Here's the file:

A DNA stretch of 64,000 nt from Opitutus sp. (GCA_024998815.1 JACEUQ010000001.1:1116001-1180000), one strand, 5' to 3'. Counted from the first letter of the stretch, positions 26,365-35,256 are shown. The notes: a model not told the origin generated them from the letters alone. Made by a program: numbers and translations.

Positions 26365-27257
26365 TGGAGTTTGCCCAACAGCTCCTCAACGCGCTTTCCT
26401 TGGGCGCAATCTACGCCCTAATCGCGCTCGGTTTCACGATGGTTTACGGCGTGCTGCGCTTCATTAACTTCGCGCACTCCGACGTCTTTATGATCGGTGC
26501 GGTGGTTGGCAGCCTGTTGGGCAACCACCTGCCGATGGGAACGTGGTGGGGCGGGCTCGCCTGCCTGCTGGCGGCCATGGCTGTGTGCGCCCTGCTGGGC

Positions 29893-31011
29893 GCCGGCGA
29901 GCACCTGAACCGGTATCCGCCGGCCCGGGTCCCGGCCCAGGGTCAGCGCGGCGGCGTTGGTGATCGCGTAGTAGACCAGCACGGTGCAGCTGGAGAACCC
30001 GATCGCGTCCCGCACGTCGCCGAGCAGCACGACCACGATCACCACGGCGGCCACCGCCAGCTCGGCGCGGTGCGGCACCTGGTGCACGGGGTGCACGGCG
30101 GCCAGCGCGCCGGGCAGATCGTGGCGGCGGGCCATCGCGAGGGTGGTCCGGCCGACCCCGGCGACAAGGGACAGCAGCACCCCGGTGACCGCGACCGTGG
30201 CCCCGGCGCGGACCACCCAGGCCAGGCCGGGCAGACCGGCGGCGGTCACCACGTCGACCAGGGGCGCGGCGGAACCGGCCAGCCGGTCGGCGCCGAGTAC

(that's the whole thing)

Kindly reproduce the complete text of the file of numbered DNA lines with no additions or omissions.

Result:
A DNA stretch of 64,000 nt from Opitutus sp. (GCA_024998815.1 JACEUQ010000001.1:1116001-1180000), one strand, 5' to 3'. Counted from the first letter of the stretch, positions 26,365-35,256 are shown. The notes: a model not told the origin generated them from the letters alone. Made by a program: numbers and translations.

Positions 26365-27257
26365 TGGAGTTTGCCCAACAGCTCCTCAACGCGCTTTCCT
26401 TGGGCGCAATCTACGCCCTAATCGCGCTCGGTTTCACGATGGTTTACGGCGTGCTGCGCTTCATTAACTTCGCGCACTCCGACGTCTTTATGATCGGTGC
26501 GGTGGTTGGCAGCCTGTTGGGCAACCACCTGCCGATGGGAACGTGGTGGGGCGGGCTCGCCTGCCTGCTGGCGGCCATGGCTGTGTGCGCCCTGCTGGGC

Positions 29893-31011
29893 GCCGGCGA
29901 GCACCTGAACCGGTATCCGCCGGCCCGGGTCCCGGCCCAGGGTCAGCGCGGCGGCGTTGGTGATCGCGTAGTAGACCAGCACGGTGCAGCTGGAGAACCC
30001 GATCGCGTCCCGCACGTCGCCGAGCAGCACGACCACGATCACCACGGCGGCCACCGCCAGCTCGGCGCGGTGCGGCACCTGGTGCACGGGGTGCACGGCG
30101 GCCAGCGCGCCGGGCAGATCGTGGCGGCGGGCCATCGCGAGGGTGGTCCGGCCGACCCCGGCGACAAGGGACAGCAGCACCCCGGTGACCGCGACCGTGG
30201 CCCCGGCGCGGACCACCCAGGCCAGGCCGGGCAGACCGGCGGCGGTCACCACGTCGACCAGGGGCGCGGCGGAACCGGCCAGCCGGTCGGCGCCGAGTAC